Paris in Winter
Paris in Winter

Crêpe Suzette and Grog with Jamaican Rum
Crêpe Suzette and Grog with Jamaican Rum

Glorious Cold Day in Paris

In my mind, grog will always be part of my Paris memories. I asked my daughter how she remembered that day and she wrote for me:

“It was a cold January day in Paris. That’s an understatement. We pulled out fur hats and wool scarves close to our faces, as our feet turned to lifeless chunks of ice hitting the cobblestones. The Notre Dame was no match to the crepe restaurant five minutes from its doors where the delightfully French waiter poured Grand Marnier over our thickly buttered thin-yet-life-giving delicate masterpieces of wheat made into lace. Then he set it on fire. In that moment we felt all the man-and-woman-made cold bitterness fade away. We gladly accepted the communion wafer of true Paris beauty — warmth, passion, and life, fueled by alcohol, stopped by no one and no single digit temperature.

Warm hearts — that is all that we remembered feeling on that glorious cold day.”

About Grog

My favorite story about grog comes from the Field Guide to Cocktails: How to Identify and Prepare Virtually Every Mixed Drink at the Bar by Bob Chirico:

“In its earliest incarnation, grog was merely a mixture of hot rum and water with an occasional sprinkling of spices. The 18th-century British admiral Edward Vernon, nicknamed Old Grog for the grogram fabric cloak he wore, attempted to prevent scurvy among his men by serving them a pint of rum a day. The dark navy rum had nothing to do with scurvy, but it did have a way of knocking the sailors on their duffle bags. Vernon then issued the infamous Captain’s Order Number 349, stating that all rum should be mixed with water, a dash of brown sugar, and lime to make it more palatable. In their displeasure, the sailors christened the weakened beverage after the admiral.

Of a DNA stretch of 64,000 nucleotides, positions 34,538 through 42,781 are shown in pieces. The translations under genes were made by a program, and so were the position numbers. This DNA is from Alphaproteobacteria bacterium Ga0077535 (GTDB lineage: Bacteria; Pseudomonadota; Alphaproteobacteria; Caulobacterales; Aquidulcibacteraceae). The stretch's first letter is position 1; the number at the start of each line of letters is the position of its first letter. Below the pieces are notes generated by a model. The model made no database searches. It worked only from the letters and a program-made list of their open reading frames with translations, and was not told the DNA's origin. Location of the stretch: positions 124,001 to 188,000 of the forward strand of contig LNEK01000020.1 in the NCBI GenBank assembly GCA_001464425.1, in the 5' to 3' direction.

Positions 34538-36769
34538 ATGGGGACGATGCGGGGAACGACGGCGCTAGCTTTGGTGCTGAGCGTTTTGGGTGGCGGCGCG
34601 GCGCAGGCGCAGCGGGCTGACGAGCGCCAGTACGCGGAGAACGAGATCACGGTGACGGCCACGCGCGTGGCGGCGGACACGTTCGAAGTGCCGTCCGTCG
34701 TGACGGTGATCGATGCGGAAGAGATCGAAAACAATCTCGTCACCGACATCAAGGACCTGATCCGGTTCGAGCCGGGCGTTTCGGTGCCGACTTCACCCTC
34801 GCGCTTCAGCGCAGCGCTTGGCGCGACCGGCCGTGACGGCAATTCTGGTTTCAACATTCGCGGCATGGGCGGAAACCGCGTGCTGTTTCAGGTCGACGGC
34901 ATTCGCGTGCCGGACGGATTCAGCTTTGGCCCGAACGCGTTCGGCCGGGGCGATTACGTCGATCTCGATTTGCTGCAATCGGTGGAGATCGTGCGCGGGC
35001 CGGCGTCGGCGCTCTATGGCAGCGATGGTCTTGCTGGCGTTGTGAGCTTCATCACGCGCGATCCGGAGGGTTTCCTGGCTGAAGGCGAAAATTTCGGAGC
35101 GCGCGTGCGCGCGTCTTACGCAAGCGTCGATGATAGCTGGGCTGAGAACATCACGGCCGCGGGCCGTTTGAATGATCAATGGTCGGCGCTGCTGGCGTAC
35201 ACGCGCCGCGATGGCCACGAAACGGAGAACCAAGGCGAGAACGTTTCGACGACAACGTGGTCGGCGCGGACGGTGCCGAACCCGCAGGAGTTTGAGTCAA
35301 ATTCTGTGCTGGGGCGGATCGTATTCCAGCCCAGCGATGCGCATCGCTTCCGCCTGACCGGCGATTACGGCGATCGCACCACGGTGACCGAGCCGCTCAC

Grog has undergone many refinements over the years and is now served comfortingly warm or refreshingly cool. The original rum used in grog did not become available to the public until the 1980s. That it made its way to the liquor store shelves was more than coincidental or generous on the part of the manufacturer—the British navy phased out the daily ration of rum in the late 1970s. The rum is now sold under the label Pusser’s Navy Rum — pusser being slang for the purser who distributed it. The phrase grog blossoms is a reference to the broken blood vessels in the nose caused by drinking too much.”

My Grog

Making Grog with Mexican Rum
Making Grog with Mexican Rum

The original recipe from the book:

  • 2 ounces dark rum (Pusser’s Navy Rum)
  • 1/2 ounce fresh lime juice
  • 1 teaspoon brown sugar
  • 4 ounces hot water
  • Slice of orange and a cinnamon stick

I tried different dark rums, including very good spiced ones. Than I found Mocambo Art Edition 20 Years distilled by Licores Veracruz, S.A. de C.V. Mexico and it became my favorite. Lime juice and slice of orange were soon substituted by lemon juice and slice. Later I replaced brown sugar with local Texas honey and cinnamon stick — with a pinch of ground Saigon cinnamon. That’s what our family and guests enjoy every winter. Recently, I tried a variation with dark maple syrup instead of honey and was very pleased.

Heart Warming Winter Drinks: Grog

Prep Time5 mins
Total Time5 mins
Course: Drink
Cuisine: British
Keyword: citrus, drink, honey, lemon, lycooking, lyukum cooking lab, recipe, rum, spiced
Servings: 1 serving


  • 2 oz rum Mocambo
  • 1 oz lemon juice freshly squeezed
  • 1 tbsp honey
  • 4 oz water hot
  • 1 pinch cinnamon Saigon
  • 1-2 slices lemon
  • 1 stick cinnamon


  • Mix the rum, lemon juice, honey, and pinch of Saigon cinnamon in a mug. Place a lemon slice and a cinnamon stick inside.
    Making Grog
  • Add hot water.